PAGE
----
Story: 10 Art: 9 Overall: 9.5

Birds of Prey #1 (DC) – Unlike some of the other creative teams this week, Duane Swierczynski and Jesus Saiz at least try to balance the “hotness” of their female characters with a good story and clothing that is functional. Sure, they’re still models and there is still some titillation, but the costumes are legit for superheroines and the women are well-written characters in a well-written story.

Story: 8 Art: 7 Overall: 7.5

Blue Beetle #1 (DC) – So far, this is DC’s best attempt at diversity. There have been a number of other minority characters in the new comics, but they all seem to be colorblind attempts at diversity, with the black characters not being stereotypical, but also not being distinguishable from white characters beyond the visual elements. In this issue, Jaime Reyes is written as a real human being and his Hispanic heritage is not ignored and he doesn’t descend into a characature, either (although a few of the other characters come dangerously close). There is also a great Spanglish joke that was my favorite moment of the week.

Story: 9 Art: 8 Overall: 8.5

Captain Atom #1 (DC) – The art is a bit too loose for my tastes and I’m not sure that I like this particular take on Captain Atom, but J.T. Krul does commit to a particular vision of the character and does a good job of being consistent and creating a coherent narrative and personality for Captain Atom and his supporting cast. Definitely worth a continued look.

Story: 7.5 Art: 6.5 Overall: 7

Catwoman #1 (DC) – The art by Guillem March is bad enough to sink it (near-Liefeldian body proportion problems mixed with Macfarlane-esque contortions). Tht title of the story is “most of the costumes stay on,” which has to be ironic, since in the three pages before we learn that title, we see five separate panels showing Selina’s bra-covered breasts. The rest of the issue has naked hookers and a throwaway woman who is beaten and killed for no particular reason. The story seems like a man’s revenge fantasy of what a woman would do to a man who had brutalized and killed another woman. Sort of like his heart’s in the right place, but he doesn’t quite understand women. And the concept is undercut by the wall-to-wall TNA and the uncomfortable Batman sex scene. One positive note: through 39 DCnU issues, Catwoman’s contact Lola is the first female character I’m aware of who isn’t skinny. She’s still in skin-tight clothing and is somewhat sexualized, but it’s something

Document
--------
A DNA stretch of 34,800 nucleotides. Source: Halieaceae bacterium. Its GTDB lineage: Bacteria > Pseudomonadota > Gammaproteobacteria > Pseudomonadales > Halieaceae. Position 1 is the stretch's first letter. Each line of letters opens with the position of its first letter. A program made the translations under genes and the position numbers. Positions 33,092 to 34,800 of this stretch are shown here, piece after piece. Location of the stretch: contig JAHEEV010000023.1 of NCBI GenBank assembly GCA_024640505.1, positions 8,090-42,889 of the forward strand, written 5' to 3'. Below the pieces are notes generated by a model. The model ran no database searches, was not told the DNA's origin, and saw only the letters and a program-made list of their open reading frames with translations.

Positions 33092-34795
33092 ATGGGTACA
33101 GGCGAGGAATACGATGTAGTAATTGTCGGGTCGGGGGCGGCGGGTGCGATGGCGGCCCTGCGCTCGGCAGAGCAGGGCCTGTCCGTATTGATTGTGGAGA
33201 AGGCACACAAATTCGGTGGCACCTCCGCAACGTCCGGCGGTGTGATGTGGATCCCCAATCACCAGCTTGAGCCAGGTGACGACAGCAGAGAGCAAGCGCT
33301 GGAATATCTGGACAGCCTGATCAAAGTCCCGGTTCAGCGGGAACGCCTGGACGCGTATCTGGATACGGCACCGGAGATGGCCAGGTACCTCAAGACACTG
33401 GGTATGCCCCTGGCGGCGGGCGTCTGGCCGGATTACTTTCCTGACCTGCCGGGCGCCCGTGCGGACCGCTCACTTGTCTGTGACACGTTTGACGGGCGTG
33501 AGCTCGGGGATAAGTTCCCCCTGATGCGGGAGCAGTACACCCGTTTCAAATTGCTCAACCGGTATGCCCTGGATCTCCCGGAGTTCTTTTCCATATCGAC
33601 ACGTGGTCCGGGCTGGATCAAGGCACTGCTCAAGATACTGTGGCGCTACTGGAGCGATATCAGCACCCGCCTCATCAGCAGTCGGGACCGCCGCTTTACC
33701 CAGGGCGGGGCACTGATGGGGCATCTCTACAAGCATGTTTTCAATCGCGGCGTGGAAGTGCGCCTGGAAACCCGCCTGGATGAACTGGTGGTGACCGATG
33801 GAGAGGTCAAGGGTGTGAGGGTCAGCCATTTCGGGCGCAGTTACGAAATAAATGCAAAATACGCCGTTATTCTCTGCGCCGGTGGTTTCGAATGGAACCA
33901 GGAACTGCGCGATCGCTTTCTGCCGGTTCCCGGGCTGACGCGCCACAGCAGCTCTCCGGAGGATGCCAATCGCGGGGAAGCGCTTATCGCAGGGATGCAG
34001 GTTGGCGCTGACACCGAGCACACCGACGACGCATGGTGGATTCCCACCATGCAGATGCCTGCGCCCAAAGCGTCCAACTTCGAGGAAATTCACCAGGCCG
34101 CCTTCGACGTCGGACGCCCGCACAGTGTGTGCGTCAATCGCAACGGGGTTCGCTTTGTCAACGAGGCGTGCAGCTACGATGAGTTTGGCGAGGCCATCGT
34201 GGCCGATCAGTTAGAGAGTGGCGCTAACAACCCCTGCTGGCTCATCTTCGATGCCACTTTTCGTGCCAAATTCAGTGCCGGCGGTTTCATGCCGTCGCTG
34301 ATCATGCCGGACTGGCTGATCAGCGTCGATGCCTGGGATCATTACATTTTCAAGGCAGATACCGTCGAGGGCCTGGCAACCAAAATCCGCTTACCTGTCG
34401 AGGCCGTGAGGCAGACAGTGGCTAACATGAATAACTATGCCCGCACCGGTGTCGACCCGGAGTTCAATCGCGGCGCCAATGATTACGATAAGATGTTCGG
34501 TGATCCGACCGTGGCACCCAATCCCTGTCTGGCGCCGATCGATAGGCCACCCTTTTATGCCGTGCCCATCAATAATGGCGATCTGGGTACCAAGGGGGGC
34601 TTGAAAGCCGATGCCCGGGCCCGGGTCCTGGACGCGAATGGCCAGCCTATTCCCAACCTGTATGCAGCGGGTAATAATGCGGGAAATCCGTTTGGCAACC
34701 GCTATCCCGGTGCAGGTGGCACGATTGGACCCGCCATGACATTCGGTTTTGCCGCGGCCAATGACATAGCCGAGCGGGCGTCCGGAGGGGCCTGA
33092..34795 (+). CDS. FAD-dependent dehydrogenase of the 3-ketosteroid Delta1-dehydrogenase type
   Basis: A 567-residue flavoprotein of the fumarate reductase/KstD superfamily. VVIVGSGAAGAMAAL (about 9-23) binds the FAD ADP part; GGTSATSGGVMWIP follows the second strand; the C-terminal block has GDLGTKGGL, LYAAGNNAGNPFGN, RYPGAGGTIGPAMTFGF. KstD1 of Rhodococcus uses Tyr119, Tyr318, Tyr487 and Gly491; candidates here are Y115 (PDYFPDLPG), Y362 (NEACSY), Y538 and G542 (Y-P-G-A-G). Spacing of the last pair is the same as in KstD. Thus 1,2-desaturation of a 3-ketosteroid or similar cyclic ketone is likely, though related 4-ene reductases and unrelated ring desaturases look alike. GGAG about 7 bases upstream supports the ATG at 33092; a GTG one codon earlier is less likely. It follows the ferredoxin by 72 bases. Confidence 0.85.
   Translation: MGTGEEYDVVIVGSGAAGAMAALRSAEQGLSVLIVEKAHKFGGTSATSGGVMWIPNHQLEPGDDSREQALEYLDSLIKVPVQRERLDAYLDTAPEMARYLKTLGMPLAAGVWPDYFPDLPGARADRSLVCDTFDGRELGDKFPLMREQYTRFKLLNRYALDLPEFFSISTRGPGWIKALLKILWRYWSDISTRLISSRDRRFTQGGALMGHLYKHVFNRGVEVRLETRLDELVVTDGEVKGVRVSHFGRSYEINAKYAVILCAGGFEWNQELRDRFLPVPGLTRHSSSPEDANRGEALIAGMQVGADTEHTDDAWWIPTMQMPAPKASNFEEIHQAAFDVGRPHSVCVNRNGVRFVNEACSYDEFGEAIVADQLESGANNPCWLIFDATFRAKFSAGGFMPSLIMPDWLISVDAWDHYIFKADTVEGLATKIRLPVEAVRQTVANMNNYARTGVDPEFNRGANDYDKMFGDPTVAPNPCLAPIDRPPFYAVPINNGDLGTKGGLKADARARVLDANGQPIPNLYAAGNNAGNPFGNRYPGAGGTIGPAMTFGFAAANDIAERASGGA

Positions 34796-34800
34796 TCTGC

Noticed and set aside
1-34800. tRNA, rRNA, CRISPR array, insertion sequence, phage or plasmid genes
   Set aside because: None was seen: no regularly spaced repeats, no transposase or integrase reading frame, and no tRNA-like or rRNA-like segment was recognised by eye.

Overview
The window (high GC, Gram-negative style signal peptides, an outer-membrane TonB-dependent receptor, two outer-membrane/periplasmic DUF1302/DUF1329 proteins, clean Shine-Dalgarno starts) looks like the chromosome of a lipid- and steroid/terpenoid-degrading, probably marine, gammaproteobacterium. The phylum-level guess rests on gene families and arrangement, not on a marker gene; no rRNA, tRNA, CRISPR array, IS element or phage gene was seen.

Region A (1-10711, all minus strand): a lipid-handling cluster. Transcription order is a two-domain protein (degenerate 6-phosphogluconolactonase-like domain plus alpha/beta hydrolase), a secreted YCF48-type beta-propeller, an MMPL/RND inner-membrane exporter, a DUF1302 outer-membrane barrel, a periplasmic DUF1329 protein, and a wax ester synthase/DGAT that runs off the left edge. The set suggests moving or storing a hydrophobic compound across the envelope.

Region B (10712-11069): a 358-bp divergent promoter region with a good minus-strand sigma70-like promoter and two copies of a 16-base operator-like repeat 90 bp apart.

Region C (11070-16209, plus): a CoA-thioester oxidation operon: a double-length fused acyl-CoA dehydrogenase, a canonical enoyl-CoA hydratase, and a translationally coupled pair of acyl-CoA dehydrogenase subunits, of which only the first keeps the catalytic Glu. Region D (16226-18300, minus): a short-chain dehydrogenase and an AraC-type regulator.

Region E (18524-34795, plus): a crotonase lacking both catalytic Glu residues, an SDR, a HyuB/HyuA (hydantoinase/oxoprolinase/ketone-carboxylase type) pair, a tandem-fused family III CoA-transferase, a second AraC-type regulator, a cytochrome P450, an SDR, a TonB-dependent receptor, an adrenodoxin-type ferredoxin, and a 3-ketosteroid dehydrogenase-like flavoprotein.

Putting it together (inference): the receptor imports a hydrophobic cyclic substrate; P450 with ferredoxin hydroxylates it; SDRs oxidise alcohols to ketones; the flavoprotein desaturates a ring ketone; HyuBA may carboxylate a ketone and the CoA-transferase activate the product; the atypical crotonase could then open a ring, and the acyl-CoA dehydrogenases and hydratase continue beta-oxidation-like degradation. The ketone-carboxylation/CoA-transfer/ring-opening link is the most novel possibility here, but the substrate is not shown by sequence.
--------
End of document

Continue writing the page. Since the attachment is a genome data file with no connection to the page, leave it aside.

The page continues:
Story: 1 Art: 4 Overall: 2.5

DC Universe Presents #1 (DC) – Another issue where there is a coherent vision for the character and an attempt at creating a style and tone for the series that, while I may not love it, I can appreciate the quality of what is being done. This issue has some interesting things in it, including a possibly unintentional homage to the movie Fallen, with Denzel Washington, that works well.

Story: 7 Art: 7 Overall: 7

Green Lantern Corps #1 (DC) – This issue isn’t perfect, but it’s still very entertaining. The Guy Gardner-John Stewart team-up works well. Artist Fernando Pasarin’s strength appears to be the big, epic shots. In a GL story, there are a lot of those and most of them in this issue are breathtaking. Definitely a series to keep reading. So when I said above that DC is really getting it right on Batman, I’d add the Lantern stuff to that, since I think all of the Lantern issues have been well done, too.

Story: 8 Art: 9 Overall: 8.5

Legion of Super-Heroes #1 (DC) – Not surprisingly for a Legion comic, there are too many characters here to really grab on to any of them. It’s not a bad issue, it’s just not something that is really interesting. Good, but not great.

Story: 6 Art: 7 Overall: 6.5

Nightwing #1 (DC) – It’s a little confusing at times and the art isn’t my favorite, but it’s very good, if necessarily derivative of Batman comics.

Story: 8 Art: 7.5 Overall: 7.75

Red Hood and the Outlaws #1 (DC) – This comic is very sexist. It’s all about objectifying Starfire, her having sex with random people in the perfect male fantasy, and spying on her and posting pics of her in a bikini on the Internet without her knowledge. I think Jason Todd and some kind of plot are in there too.

Story: 1 Art: 7 Overall: 4

Supergirl #1 (DC) – The issue is all action and the action is pretty good. The art isn’t great and I keep getting the feeling that if she turned the wrong way, Supergirl would accidentally be bottomless, that’s how skimpy the bottom of her costume is. Also, it seems like DC is relying too much on the “reveal” of a major character guest appearing in another issue, despite it not really being a surprise most of the time. This is at least the fourth or fifth time that Superman or Batman has shown up on the last page of a comic starring someone else. This one does have a lot of potential, though, so I’ll be back.

Story: 7.5 Art: 6.5 Overall: 7

Wonder Woman #1 (DC) – I’ve never cared for Wonder Woman since I’m not a huge mythology fan and I was prepared to really dislike this comic. I couldn’t have been more pleasantly surprised. While this issue has some of the same wardrobe problems and male fantasy takes on what women should be like that other issues this week have, they are minor here compared to other issues and this one is superior because of a very good story. The comic is almost cinematic in its tone and Diana is clearly established as a strong female character, something we can’t say for Catwoman or Starfire.

Story: 9 Art: 7.5 Overall: 8.25